Mastery: Summary Review & Takeaways
This is a summary review of Mastery containing key details about the book.
What is Mastery About?
Mastery examines the lives of historical figures such as Charles Darwin and Henry Ford, as well as the lives of contemporary leaders such as Paul Graham and Freddie Roach, and examines what led to their success. It relays a message that each one of us has the potential within us to be a Master in whatever we do.
Who is the Author of Mastery?
Robert Greene is the author of the New York Times bestsellers The 48 Laws of Power, The Art of Seduction, The 33 Strategies of War, and The 50th Law. Greene attended U.C. Berkeley and the University of Wisconsin at Madison, where he received a degree in classical studies.
[Favorite Quote]: “The time that leads to mastery is dependent on the intensity of our focus.” (Meaning)
What are the main summary points of Mastery?
Here are some key summary points from the book:
- Mastery is where you don’t think, you just respond because of a strong connection between mind and body. When someone is repeated over and over, it becomes automatic. Bobby Fischer’s chess-playing ability is an example of this.
- As human beings, we are all in search of feeling more connected to reality—to other people, the natural world, our character, and our own uniqueness. Our culture increasingly tends to separate us from these realities in various ways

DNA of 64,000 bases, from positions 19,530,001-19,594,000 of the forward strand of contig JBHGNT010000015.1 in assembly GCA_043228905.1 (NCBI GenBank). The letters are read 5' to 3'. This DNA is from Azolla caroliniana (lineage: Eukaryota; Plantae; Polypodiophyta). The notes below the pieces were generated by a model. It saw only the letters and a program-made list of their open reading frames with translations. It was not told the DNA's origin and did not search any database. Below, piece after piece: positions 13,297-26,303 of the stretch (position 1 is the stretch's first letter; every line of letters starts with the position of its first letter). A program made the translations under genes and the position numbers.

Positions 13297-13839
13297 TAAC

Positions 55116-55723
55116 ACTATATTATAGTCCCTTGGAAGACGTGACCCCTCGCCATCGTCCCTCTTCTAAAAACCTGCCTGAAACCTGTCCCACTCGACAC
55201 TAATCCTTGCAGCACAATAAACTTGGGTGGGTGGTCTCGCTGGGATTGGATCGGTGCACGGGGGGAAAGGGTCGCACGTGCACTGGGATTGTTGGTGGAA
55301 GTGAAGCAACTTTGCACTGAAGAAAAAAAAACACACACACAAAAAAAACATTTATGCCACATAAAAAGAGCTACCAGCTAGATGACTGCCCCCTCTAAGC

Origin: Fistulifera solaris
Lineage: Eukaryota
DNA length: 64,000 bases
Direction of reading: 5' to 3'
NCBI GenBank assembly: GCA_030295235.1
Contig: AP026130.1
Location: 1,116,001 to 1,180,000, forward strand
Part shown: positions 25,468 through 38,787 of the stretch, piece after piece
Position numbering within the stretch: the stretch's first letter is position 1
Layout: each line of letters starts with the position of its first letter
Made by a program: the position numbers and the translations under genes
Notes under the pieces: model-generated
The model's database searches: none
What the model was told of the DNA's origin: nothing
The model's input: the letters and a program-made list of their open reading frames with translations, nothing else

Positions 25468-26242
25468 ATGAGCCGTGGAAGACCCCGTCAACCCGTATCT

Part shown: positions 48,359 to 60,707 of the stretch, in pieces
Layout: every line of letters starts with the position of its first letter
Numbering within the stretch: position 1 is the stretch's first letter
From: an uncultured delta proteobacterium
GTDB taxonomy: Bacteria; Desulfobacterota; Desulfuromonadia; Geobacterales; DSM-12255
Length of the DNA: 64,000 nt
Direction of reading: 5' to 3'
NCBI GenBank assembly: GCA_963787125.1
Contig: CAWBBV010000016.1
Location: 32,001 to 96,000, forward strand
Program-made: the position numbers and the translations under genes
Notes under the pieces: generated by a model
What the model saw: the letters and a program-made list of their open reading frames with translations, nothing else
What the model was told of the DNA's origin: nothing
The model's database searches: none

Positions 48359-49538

- The pressures from society mean that a lot of our individuality and uniqueness is suppressed. We want to to unlock this uniqueness and uncover our inner voice to find our true calling. If you feel deep down that a field is right for you, it most probably is.
- Rather than choosing a role based on money, look for something where you can learn and grow. Knowledge and wisdom are more important than money. Just take Freddie Roach, Charles Darwin or Benjamin Franklin as examples.
- When learning, we make a lot of unnecessary mistakes that result in wasted time. Find a mentor to prevent this. You can form a symbiotic relationship, inspiring and empowering one another. Who knows, eventually your skills may even exceed your mentor, such was the case with Alexander the Great.
- Mastery is dependent on the intensity of your focus. To achieve mastery, you want to focus your efforts, exercise courage and release the inner child.
- The most satisfying and powerful way to feel a connection to ourselves is through creative activity. Engaged in the creative process we feel more alive because we are making something and not merely consuming. In doing this work, we are creating ourselves.
- The most effective attitude to adopt in relation to life is one of supreme acceptance. You may not be able to change "dark people" at their core, but you can avoid becoming their victim. You can be an observer of the human comedy, and by being as tolerant as possible, you gain a much greater ability to understand people and to influence their behavior when necessary